- Si Zentner - "Twist and Shout"
- Marty Gold - "Theme from 'A Summer Place'"
- Frankie Carle - "Dominique"
- Hugo Montenegro - "Candy's Theme"
- Norman Luboff Choir - "Never on Sunday"
- Morton Gould - "The Peanut Vendor"
- Robert Brereton/Paramount Theatre Organ - "Gayne (Khachaturian): Sabre Dance"
- Arthur Fielder/Boston Pops - "Grand Canyon Suite (Grofé): Cloudburst"
- Arthur Fielder/Boston Pops - "Tenderly"
- Erich Leinsdorf/Boston Symphony - "Firebird Suite (Stravinsky): Finale"
- Sounds Fantastic! (1966) PRS-210*
- Sid Ramin - "Strike Up The Band"
- Si Zentner - "Fly Me To The Moon (In Other Words)"
- Marty Gold - "Smile"
- Claus Ogerman - "Watusi Trumpets"
- Chet Atkins - "Armen's Theme"
- Dick Schory - "From Russia With Love"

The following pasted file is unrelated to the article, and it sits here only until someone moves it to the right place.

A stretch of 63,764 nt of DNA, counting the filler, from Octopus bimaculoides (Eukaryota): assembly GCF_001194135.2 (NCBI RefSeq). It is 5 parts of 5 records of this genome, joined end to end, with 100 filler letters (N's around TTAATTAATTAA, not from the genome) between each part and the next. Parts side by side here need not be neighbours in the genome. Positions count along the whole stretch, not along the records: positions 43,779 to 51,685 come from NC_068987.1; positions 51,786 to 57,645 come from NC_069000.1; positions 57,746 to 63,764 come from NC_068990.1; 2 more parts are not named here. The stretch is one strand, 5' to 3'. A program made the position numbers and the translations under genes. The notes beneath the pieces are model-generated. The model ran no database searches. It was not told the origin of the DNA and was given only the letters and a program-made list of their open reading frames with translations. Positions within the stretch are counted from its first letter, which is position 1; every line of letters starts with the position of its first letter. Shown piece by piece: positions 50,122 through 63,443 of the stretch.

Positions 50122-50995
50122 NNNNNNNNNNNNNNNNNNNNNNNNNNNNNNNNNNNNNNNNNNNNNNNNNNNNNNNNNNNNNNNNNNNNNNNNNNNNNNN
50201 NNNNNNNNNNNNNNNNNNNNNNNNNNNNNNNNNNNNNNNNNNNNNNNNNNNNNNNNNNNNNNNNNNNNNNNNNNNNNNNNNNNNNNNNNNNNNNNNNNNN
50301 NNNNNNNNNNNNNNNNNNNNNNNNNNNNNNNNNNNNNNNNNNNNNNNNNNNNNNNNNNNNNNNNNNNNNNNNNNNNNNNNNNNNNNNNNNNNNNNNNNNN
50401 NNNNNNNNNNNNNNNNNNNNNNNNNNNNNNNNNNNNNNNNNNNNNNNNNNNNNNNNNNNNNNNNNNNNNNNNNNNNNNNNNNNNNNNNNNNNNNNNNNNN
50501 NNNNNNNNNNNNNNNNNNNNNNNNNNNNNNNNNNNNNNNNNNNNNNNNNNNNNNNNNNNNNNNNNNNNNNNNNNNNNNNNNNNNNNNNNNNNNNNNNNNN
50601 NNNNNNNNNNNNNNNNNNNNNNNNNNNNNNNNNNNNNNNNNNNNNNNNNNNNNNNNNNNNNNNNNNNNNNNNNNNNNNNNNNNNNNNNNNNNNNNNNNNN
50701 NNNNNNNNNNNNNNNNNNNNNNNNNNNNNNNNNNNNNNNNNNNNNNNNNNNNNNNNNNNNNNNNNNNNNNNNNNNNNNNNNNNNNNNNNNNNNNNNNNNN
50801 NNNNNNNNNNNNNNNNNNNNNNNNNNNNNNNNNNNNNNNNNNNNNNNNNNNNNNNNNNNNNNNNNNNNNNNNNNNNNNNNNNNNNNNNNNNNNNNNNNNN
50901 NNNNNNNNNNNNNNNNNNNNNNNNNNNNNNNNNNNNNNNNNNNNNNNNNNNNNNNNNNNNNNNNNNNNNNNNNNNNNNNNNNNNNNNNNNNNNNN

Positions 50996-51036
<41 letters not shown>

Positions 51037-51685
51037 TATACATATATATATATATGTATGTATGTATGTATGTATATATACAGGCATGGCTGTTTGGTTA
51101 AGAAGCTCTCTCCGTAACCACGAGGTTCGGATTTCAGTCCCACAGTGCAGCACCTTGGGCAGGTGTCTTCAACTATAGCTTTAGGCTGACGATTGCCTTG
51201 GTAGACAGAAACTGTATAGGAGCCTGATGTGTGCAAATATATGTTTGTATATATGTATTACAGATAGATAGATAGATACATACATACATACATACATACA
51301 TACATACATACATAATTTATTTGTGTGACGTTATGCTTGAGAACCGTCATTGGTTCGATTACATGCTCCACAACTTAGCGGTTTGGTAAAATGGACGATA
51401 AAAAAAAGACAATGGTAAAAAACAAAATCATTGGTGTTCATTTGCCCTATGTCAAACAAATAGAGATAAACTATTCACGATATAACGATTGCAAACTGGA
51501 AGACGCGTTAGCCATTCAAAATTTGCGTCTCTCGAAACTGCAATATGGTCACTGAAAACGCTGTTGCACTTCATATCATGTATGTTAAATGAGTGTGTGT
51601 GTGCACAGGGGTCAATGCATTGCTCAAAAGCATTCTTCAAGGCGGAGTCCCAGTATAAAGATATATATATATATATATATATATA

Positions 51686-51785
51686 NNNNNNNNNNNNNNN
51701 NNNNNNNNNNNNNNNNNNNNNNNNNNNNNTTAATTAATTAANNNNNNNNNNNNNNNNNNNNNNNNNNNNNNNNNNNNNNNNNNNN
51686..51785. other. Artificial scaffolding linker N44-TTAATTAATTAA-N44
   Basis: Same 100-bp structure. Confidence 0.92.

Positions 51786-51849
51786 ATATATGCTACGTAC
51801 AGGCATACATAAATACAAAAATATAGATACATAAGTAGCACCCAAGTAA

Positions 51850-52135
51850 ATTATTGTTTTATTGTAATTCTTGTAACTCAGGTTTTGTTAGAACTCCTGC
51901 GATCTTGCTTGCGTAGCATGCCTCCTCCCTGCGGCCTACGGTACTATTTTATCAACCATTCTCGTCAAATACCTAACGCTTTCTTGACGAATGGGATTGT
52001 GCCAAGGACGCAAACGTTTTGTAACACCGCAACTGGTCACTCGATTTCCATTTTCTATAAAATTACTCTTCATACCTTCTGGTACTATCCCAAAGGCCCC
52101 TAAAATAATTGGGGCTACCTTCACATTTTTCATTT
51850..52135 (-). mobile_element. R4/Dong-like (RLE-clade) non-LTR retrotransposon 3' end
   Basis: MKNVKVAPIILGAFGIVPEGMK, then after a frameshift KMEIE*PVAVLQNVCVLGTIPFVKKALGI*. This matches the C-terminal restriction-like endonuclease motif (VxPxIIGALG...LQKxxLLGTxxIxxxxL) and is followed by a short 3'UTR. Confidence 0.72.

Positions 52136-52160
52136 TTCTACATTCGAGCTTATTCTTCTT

- Johnny Douglas/Living Strings - "Love Your Spell Is Everywhere"
- Al Hirt - "I Had The Craziest Dream"
- Frankie Randall - "A Wonderful Day Like Today"
- Living Guitars - "Steel Guitar Rag"
- The Three Suns - "Love Letters In The Sand"
- Esquivel - "Bye Bye Blues"
- Questo è il Dynagroove ! (1966) DDD 33* Italy
- Charles Münch (conductor) - From Tchaikovsky's Sixth Symphony (Pathétique)
- Alfredo Kraus - La donna è mobile from Verdi's Rigoletto
- Arthur Rubinstein - Chopin's Polonaise No. 6
- Erich Leinsdorf - Rakoczy March from Berlioz's La Damnation de Faust
- Marty Gold - I'll remember April
- Ennio Morricone - Quando quando quando
- Ferruccio Tagliavini - Leoncavallo's Mattinata
- The SAT Choir - Preghiera a Sant'Antonio
- Miranda Martino - Non dimenticar le mie parole
- Morton Gould and his symphonic orchestra - Espana cani
* Stereo first regular records
- RCA Records
- More information about the dynamic equalizer, the theory behind it, and Harry Olson's audio engineering research in general, can be found in his book, Music, Physics and Engineering (2nd ed.). Dover Press. 1964.